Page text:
The tiny eatery might be overlooked by motorists heading up or down State Route 87 into the small town of Strawberry if not for the giant sign perched above it. It literally screams for attention.
Well, hello, Dalí — not really the famous mustachioed artist Salvador Dalí, but a gaping likeness that beckons travelers into the brightly colored PIEbar AZ for an array of savory and sweet empanadas to eat or take home for later.
“We want people to notice us even if they are driving by at 40 miles per hour,” says owner Kimberly Brennan (pictured), a real estate agent who opened the fuchsia-and-yellow-colored place in September 2020. “It was meant to say, ‘Hey, look at us. Look at us. Come here.’ ”
Tourists and locals alike have flocked to the 329-square-foot building for a hearty menu that has bulged from seven original offerings to more than two dozen. They range from the Mountain Man, a doughy serving of sausage, potatoes, gravy and cheese, to the empanada version of chicken pot pie. Those two are the top sellers. Heading the sweet list is the apple and dulce de leche, made with homemade caramel and a not-so-secret ingredient: a few Sugar Babies candies tossed in for extra flavor.
Brennan says she got the idea for the restaurant years ago, while living in Puerto Vallarta, Mexico. A woman in a shop there made two trays of empanadas each morning and sold out by 6:30 a.m. “They were so delicious,” says Brennan, who tucked the idea into the back of her mind until the right opportunity arose. When a ramshackle building within sight of her real estate office came up for sale, she bought it and went to work.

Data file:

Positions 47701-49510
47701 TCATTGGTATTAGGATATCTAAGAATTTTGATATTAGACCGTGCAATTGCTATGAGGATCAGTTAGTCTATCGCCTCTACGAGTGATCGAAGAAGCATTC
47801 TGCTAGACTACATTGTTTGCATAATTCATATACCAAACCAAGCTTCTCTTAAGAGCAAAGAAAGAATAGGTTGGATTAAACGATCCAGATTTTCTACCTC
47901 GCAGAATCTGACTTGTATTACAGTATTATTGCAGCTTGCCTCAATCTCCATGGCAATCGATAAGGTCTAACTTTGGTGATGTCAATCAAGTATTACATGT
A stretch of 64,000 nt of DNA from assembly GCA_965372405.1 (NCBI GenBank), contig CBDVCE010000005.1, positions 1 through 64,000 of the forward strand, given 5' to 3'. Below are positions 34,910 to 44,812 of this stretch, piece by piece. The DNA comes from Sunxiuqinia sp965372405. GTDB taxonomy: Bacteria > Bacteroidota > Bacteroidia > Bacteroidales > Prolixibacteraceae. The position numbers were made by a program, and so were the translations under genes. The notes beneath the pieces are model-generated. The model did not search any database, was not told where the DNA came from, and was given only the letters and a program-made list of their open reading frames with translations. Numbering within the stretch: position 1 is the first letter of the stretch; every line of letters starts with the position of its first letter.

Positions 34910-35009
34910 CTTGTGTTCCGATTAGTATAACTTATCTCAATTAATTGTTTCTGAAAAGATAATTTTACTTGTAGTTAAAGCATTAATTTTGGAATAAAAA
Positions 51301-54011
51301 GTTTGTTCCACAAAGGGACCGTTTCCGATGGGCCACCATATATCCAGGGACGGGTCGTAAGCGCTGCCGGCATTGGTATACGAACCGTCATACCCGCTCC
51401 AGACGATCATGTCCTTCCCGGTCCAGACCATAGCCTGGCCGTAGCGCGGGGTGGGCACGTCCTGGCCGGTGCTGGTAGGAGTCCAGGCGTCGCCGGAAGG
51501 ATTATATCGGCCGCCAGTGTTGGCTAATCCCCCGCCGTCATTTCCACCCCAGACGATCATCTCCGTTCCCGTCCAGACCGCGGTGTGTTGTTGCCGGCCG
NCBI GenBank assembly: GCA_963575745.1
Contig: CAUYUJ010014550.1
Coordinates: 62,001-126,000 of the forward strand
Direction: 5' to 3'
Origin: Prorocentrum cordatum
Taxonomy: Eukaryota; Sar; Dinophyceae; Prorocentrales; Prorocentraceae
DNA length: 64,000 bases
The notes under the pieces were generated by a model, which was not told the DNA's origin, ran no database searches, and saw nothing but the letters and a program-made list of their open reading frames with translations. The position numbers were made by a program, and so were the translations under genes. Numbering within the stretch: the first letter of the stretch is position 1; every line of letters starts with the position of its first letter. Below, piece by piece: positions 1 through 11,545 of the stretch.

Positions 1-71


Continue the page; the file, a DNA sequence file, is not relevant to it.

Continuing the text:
The key, though, would be the dough. “The thing about an empanada is that it can’t fall apart in your hands, [but] it still has to be tender and not overpower the filling,” says Brennan, who enlisted a friend in the baking world to create the trademark recipe and another to help open the place. “It’s this fine line of sturdy and delicate and flavorful.”
On a typical day in PIEbar’s prime season of spring and summer, customers sit at outdoor tables that flank the restaurant — there’s no seating inside. The average order is three of the hand pies, two savory and one sweet. On its busiest days, the kitchen has pressed out as many as 1,200 empanadas.
Brennan says the restaurant is always adding new offerings to the menu, but not all have made the cut. (Scratch the meatloaf and pizza empanadas off the list.) Others that made it seem to have a cult following. Like the lemon bar empanadas, which one customer called “life-changing” and another said were a “spiritual experience.” Really.
“Our bottom line is that it has to be great,” Brennan says. “If not, what’s the point? People will just cook at home.”
5096 State Route 87